Flow rate of C2 H4 : 100 cc/min.

Flow rate of CHCl3 : 300 cc/min.

Exhaust rate of purging gas of the furnace: 10 l/min.

COMPARATIVE EXAMPLE

Under the following conditions, the carbon coating was formed around the bare optical fiber:

Glass fiber diameter: 80 μm

Fiber draw rate: 250 m/min.

No gas shielding.

Flow rate of C2 H4 : 100 cc/min.

Flow rate of CHCl3 : 300 cc/min.

The properties of the carbon coated optical fibers produced in Example 1 and Comparative Example are shown in Table 2.

              TABLE 2______________________________________Flow rate   Exhaust    Initialof purging  rate of    tensile  Fa-  Hydrogengas         supplied gas                  strength tigue                                resistance(QN2 / (QN2 /                  (σB /                           index                                (Δα1.24 /1  min-1)       1  min-1)                  GPa)     (n)  dB  km-1)______________________________________Ex. 1Run 1 10        --         5.22   200  0Run 2 10        0.1        5.26   180  0Run 3 10        0.5        5.54   150  0.05Run 4 10        1.0        5.76   160  0.15Run 5 10        3.0        5.31    45  2.60Comp. --        --         4.9     35  3.5Ex.______________________________________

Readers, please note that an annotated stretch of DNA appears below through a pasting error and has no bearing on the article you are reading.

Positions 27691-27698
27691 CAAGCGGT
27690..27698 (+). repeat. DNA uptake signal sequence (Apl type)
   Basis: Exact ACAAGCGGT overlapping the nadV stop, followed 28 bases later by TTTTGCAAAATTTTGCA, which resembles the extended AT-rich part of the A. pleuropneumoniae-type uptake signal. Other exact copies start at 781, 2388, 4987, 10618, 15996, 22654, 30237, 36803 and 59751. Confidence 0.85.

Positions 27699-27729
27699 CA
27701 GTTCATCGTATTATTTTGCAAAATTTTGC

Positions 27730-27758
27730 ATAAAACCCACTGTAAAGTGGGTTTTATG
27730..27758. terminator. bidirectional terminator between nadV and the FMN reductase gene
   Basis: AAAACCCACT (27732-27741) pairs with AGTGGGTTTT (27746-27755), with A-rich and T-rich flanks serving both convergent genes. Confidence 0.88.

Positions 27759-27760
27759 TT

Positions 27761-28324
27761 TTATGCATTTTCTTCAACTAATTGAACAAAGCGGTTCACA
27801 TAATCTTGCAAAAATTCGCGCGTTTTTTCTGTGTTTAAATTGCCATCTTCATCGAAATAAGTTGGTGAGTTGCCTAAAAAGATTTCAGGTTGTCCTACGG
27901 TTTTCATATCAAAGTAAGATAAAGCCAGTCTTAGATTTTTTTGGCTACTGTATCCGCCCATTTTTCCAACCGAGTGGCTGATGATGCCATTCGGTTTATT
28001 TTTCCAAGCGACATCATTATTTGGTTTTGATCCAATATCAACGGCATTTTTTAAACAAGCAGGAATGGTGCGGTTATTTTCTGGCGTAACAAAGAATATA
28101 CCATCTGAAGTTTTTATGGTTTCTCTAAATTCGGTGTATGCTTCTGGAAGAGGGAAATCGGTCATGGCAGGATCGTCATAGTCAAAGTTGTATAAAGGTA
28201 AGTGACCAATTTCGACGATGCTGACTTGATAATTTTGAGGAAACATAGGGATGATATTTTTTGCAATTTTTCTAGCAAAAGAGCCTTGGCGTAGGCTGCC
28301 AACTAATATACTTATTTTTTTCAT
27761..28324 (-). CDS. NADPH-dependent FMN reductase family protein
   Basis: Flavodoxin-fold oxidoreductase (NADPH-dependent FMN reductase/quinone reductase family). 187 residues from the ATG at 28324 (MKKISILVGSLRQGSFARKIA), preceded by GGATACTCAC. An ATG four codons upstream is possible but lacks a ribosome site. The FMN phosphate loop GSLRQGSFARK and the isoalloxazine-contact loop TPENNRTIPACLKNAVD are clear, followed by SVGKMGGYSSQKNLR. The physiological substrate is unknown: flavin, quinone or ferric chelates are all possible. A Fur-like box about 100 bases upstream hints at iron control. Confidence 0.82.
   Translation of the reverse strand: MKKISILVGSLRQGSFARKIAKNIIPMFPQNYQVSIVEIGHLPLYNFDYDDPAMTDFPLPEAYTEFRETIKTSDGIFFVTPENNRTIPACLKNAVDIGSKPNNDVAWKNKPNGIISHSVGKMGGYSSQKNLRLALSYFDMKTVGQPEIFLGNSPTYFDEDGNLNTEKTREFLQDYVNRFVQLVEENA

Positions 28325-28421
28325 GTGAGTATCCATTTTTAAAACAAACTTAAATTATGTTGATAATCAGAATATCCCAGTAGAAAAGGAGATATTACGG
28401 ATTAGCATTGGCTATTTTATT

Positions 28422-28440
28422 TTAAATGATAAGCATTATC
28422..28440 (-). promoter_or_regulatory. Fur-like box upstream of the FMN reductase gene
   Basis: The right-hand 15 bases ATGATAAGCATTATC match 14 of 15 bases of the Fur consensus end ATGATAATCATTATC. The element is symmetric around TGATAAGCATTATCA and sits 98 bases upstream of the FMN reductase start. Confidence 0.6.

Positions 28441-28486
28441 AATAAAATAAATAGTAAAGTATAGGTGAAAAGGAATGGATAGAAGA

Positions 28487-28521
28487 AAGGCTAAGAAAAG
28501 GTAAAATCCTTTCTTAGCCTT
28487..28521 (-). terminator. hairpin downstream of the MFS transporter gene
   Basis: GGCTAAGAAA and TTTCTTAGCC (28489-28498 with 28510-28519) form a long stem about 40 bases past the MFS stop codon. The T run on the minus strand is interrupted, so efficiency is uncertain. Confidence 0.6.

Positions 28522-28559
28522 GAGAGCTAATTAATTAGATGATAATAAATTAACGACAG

EXAMPLE 2

Under the following conditions, the carbon coating was formed around the bare optical fiber with varying a flow rate of the purging gas of the furnace:

Glass fiber diameter: 80 μm

Fiber draw rate: 250 m/min.

Shielding length of the gas shielding member: 5 cm

Flow rate of C2 H4 : 100 cc/min.

Flow rate of CHCl3 : 300 cc/min.

Exhaust rate of supplied gas: 1.0 l/min.

The properties of the carbon coated optical fibers produced in Example 2 are shown in Table 3.